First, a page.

by Nella Larsen
Introduction by Darryl Pinckney
Illustrated by Maggie Lily
Restless Classics presents an undersung gem of the Harlem Renaissance: Nella Larsen's Passing, a captivating and prescient exploration of identity, sexuality, belonging, self-invention, and race set amidst the pealing boisterousness of the Jazz Age.
List Price: $19.99 ISBN: 9781632062024 • Publication: 10/2/18 • 5.5" x 8.25" • 176 pages • Fiction: Classics / African American / Harlem Renaissance / Race Relations • Territory: World • eBook ISBN: 9781632062031
About the Book
When childhood friends Clare Kendry and Irene Redfield come across each other at a white-only restaurant, Irene learns her estranged friend has severed all ties to their African American community and is now married to a bigoted white man unaware of her heritage. Swinging between allure and repulsion, their revived relationship becomes a stage upon which questions of identity, sexuality, belonging, and self-invention play out.
Abrim with stifled desires, Nella Larsen’s searing portrait of these women’s inner cadences straddles the edges of things—communities, identities, races, and speech—and ultimately lands somewhere absolute and subversive: a place that defies categorization.
About Restless Classics
We all have “the list”: those classic books that we have the best intentions of reading, but which, after graduating from school, become less urgent priorities. We've set out to address this problem with Restless Classics—a series of beautifully packaged, newly introduced and illustrated great books from the past that still speak to our time, our place, and, especially, our restlessness. In addition to their original artwork and fresh introductions, each Restless Classic brings the classroom experience to the reader with linked online teaching videos.
Find out more at restlessbooks.com/classics.
Praise for Passing
“Nella Larsen didn’t just eschew tribes — she never had one to begin with…. Unsparing on the madness of racial classification but frank, and very beautiful, on the lure of racial belonging.”
“[Passing] is about changing definitions of concepts like race and gender, and the inextricable relationship between whiteness and blackness. It is a meditation on the uneasy dynamic between social obligation and personal freedom. It dramatizes the impossibility of self-invention in a society in which nuance and ambiguity are considered fatal threats to the social order.”
“I have read and re-read Passing more than a dozen times. Each time I think I can hear Larsen's own voice more clearly: asking, demanding really, that each of us abandon the labels we've been assigned and celebrate the story that we are.”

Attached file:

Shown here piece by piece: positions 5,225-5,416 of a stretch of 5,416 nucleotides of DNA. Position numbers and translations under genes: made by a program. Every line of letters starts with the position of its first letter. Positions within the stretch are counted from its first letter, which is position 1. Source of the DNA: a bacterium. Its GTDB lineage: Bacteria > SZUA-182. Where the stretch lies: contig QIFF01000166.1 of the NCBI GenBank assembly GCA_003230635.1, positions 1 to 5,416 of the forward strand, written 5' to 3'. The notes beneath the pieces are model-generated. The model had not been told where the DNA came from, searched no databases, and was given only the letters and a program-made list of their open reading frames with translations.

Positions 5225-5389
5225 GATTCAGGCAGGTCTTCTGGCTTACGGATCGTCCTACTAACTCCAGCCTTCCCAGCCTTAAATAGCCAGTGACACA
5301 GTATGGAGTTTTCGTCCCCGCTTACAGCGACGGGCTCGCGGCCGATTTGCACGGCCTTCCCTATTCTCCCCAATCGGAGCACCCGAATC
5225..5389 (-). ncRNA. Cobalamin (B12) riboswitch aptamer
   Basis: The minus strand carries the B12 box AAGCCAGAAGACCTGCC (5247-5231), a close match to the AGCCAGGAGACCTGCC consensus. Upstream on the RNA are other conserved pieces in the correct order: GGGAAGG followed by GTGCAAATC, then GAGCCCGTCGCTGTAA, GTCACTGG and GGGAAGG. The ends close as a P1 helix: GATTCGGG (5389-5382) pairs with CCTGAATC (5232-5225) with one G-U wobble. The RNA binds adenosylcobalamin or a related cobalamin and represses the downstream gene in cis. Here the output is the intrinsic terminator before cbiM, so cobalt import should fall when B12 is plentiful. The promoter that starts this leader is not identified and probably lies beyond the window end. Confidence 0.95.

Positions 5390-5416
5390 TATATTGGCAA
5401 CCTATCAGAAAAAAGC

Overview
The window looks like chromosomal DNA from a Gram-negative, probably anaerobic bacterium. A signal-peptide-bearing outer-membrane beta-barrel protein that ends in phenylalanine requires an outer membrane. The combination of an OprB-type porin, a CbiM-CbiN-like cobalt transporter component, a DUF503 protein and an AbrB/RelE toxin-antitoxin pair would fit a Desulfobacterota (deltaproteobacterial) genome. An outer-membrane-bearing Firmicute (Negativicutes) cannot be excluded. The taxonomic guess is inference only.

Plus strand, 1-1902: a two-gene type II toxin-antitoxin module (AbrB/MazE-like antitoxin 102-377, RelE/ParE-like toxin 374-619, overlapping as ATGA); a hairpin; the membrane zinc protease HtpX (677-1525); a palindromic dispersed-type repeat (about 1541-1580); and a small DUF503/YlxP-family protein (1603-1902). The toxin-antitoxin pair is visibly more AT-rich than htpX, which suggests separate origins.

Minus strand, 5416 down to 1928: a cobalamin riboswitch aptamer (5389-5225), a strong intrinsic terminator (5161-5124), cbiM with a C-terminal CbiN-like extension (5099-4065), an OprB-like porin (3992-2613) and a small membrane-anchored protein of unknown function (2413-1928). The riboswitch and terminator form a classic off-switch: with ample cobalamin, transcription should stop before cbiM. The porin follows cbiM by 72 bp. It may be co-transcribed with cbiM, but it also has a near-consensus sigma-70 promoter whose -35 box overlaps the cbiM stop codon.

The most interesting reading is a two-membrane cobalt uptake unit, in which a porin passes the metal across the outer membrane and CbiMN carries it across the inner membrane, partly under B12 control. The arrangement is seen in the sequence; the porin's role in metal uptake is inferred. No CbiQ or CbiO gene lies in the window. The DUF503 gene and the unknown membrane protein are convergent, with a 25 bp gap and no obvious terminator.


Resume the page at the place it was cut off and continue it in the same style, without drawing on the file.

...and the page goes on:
About the Author
Nella Larsen was born Nellie Walker in 1891 in Chicago. Her mother was a Danish immigrant and her father an immigrant from the Danish West Indies. Larsen attended school in all white environments in Chicago until she moved to Nashville to attend high school. Larsen later practiced nursing, and from 1922 to 1926, served as a librarian at the New York Public Library. After resigning from this position, Larsen began her literary career by writing her first novel, Quicksand (1928), which won her the Harmon Foundation’s bronze medal. After the publication of her second novel, Passing (1929), Larsen was awarded the first Guggenheim Fellowship given to an African American woman, establishing her as a premier novelist of the Harlem Renaissance. Nella Larsen died in New York in 1964.
About the Introducer
Darryl Pinckney, a longtime contributor to The New York Review of Books, is the author of two novels, Black Deutschland and High Cotton, and two works of nonfiction, Blackballed: The Black Vote and US Democracy and Out There: Mavericks of Black Literature. He has also collaborated with Robert Wilson on theater projects, most recently an adaption of Daniil Kharm’s The Old Woman. He lives in New York.
About the Illustrator
Maggie/Malachi Lily is a shapeshifting, black, nonbinary artist and moth from Philadelphia, PA. Seeking to combat our present day cravings for instant gratification and toxic individualism, they create works of art, literature, and programming that resonate spiritual light. They hope their work causes you to want to curl up in the sun and ponder, ideally with a cat.